The Consumer Financial Protection Bureau last week announced another in a long line of consent orders issued in the name of consumer protection. This one, however, is unlike any others. This consent order penalizes a land development company, International Land Consultants, for not maintaining the roads in a Tennessee county. The consent order can be found here.
The curious edict stems from an obscure part of the CFPB’s authority. The Dodd-Frank Act transferred authority to enforce a number of rules from the Department of Housing and Urban Development (HUD) to the CFPB, including one that sets restrictions on how a registered development must be marketed and reported. International Land Consultants is a developer that finds itself subject to CFPB scrutiny under the Interstate Land Sales Full Disclosure Act of 1968.
The consent order alleges that the developer “made misrepresentations to consumers” about the roads in a Tennessee development called Hawks Bluff. “Among other things, they misrepresented in marketing materials and HUD-registered Property Reports that they would maintain the roads until they were accepted by Van Buren County, Tennessee,” the CFPB said in a press release. “In fact, the roads have not been maintained, and have not been accepted by the county.”
The violations occurred when the parties incorrectly reported that the roads in the development were complete and built to the standards for approved private status in both HUD’s registered-property report and a Public Offering Statement that is distributed to property owners and potential purchasers. The property report also indicated that the roads would be maintained by the seller until they were accepted by the county, the order said. The CFPB in 2013 began to receive emails and calls claiming that the roads were in poor shape because neither the developer nor the county would maintain them.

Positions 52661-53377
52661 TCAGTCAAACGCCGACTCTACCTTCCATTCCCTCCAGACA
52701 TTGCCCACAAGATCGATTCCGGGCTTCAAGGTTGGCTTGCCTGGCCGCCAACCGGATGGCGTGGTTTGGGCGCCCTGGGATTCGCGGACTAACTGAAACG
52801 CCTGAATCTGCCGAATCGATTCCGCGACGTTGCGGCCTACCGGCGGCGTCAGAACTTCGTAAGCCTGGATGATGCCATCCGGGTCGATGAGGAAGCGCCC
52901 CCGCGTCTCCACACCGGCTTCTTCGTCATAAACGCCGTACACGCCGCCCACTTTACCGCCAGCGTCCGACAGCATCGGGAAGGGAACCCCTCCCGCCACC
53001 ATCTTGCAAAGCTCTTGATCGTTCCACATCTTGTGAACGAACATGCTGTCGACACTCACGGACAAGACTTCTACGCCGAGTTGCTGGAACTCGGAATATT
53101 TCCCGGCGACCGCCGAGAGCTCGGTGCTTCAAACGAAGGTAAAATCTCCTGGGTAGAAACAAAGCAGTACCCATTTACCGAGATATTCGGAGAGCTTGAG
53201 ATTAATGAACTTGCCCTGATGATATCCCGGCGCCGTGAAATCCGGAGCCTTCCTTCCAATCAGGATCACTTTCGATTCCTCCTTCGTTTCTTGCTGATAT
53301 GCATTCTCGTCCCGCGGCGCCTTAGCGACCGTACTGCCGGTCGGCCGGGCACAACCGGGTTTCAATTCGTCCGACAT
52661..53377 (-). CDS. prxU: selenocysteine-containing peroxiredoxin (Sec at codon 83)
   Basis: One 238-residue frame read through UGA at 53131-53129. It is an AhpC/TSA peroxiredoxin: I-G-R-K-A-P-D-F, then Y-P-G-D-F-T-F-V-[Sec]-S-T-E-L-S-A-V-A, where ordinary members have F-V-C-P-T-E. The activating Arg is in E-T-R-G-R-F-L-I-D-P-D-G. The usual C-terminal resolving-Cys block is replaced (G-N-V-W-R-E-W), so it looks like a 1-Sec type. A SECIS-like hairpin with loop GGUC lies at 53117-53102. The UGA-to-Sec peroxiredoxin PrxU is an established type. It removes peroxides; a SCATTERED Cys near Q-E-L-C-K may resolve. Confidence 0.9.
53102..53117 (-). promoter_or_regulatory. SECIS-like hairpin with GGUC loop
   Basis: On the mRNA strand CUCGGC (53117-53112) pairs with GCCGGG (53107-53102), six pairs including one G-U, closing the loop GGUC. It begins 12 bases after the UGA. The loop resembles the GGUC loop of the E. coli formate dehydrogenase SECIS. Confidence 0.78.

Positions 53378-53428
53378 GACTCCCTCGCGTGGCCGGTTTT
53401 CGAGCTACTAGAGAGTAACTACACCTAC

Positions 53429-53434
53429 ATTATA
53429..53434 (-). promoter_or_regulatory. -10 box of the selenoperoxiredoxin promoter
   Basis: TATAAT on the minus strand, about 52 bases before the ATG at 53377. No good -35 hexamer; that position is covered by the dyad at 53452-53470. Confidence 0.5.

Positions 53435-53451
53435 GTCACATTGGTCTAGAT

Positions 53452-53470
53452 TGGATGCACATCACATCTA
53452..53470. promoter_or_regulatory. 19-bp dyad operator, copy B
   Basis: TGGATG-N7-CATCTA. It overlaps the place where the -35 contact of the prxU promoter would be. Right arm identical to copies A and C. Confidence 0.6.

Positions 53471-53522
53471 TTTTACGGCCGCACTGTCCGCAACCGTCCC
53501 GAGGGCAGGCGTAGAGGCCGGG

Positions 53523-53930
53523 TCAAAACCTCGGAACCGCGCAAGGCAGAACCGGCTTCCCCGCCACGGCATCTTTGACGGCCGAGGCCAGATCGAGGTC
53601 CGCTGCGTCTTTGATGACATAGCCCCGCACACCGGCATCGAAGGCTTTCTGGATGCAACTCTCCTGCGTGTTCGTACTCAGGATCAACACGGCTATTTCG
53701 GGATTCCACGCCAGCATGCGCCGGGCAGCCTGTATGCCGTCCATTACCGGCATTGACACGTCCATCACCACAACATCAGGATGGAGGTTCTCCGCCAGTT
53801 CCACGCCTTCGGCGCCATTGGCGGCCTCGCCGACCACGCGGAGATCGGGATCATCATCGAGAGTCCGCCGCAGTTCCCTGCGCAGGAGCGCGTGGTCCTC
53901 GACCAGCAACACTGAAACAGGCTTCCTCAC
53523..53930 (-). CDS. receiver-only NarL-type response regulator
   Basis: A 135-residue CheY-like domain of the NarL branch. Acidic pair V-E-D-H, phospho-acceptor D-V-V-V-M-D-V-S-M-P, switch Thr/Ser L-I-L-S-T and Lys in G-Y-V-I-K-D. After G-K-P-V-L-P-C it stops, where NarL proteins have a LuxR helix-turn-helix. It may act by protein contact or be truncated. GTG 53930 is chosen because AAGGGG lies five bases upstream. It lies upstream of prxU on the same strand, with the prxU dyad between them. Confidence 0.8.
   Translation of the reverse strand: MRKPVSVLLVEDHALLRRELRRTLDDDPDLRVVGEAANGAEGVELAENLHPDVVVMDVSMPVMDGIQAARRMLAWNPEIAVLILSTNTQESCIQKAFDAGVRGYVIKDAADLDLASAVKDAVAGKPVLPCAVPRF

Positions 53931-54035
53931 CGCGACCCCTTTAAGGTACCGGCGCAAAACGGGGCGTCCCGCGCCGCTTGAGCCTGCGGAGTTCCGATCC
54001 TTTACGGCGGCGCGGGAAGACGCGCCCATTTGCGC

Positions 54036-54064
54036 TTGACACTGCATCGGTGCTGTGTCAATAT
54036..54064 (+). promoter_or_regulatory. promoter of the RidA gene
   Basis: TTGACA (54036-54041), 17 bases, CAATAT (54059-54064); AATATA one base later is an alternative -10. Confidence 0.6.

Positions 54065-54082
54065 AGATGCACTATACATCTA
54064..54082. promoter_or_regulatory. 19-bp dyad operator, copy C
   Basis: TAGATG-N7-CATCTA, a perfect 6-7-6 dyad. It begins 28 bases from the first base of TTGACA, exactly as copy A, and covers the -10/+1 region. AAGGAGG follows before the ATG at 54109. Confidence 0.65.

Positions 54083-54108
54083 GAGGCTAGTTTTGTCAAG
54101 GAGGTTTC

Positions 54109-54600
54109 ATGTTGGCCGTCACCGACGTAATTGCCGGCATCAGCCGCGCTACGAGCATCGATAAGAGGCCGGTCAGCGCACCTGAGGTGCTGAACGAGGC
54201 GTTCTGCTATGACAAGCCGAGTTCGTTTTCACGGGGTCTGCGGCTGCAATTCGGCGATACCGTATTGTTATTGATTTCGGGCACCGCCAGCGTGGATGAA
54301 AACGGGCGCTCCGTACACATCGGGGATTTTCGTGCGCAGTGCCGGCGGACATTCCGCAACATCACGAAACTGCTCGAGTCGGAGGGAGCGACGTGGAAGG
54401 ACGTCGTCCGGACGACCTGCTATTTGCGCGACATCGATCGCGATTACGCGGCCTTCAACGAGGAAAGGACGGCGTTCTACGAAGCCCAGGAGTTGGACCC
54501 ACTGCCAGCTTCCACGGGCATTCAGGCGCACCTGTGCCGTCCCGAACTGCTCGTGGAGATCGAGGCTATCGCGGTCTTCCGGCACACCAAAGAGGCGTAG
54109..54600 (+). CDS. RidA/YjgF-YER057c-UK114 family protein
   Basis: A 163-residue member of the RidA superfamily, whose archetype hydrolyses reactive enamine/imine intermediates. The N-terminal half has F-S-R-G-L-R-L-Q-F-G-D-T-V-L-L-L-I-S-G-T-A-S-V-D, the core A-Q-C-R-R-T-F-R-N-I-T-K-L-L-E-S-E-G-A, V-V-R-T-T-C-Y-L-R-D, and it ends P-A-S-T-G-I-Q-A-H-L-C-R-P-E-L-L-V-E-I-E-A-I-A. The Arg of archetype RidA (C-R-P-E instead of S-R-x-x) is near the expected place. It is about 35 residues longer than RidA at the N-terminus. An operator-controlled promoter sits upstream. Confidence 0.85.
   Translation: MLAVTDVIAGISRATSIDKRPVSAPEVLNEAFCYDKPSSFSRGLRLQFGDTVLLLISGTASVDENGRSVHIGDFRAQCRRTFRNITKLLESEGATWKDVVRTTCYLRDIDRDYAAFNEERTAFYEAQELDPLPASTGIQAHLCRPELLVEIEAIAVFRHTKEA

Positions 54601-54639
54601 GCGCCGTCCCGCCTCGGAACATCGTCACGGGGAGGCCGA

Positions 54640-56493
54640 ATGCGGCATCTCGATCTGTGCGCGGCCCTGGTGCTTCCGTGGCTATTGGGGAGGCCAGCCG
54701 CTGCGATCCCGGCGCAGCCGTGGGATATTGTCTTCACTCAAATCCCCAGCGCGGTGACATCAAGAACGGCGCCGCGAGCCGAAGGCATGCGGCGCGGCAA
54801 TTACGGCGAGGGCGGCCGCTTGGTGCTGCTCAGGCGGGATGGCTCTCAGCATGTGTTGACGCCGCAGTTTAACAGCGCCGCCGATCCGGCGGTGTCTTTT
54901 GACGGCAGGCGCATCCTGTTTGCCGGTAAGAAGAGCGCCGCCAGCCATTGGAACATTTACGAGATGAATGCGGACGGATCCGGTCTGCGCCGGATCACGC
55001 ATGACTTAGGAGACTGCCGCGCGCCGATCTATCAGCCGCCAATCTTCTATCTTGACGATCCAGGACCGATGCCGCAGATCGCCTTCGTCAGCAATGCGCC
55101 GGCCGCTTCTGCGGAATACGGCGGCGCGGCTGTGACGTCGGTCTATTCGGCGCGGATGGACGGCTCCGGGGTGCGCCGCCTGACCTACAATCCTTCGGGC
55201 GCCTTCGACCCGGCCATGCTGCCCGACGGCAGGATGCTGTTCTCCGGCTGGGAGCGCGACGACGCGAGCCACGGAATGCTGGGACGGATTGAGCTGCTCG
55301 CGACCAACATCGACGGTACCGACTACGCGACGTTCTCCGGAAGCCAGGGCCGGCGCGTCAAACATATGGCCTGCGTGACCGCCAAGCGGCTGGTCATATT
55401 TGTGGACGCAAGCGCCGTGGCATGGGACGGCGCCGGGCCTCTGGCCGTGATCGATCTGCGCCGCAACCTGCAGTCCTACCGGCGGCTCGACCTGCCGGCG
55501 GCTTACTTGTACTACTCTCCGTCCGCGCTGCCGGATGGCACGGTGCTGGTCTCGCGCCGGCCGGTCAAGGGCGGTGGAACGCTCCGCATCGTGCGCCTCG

The consent order does not indicate that any individuals were directly harmed financially, nor does it mention any specific profit that the developer made illicitly. The consent order does not address the likely transfer of title to the lots since 2004 or why so much time has elapsed between the alleged infractions and this CFPB action. Rather than a fine and a civil penalty as is typical of CFPB, this consent order requires International Land Consultants to repair certain roads in Hawks Bluff. The repairs must be made according to an engineering report that the developer is required to pay for from an “independent consultant” engineering firm specified by the CFPB. It will be the engineering report that ultimately determines which specific roads are to be repaired and therefore the total cost the developer. The CFPB has ultimate authority to declare the task completed.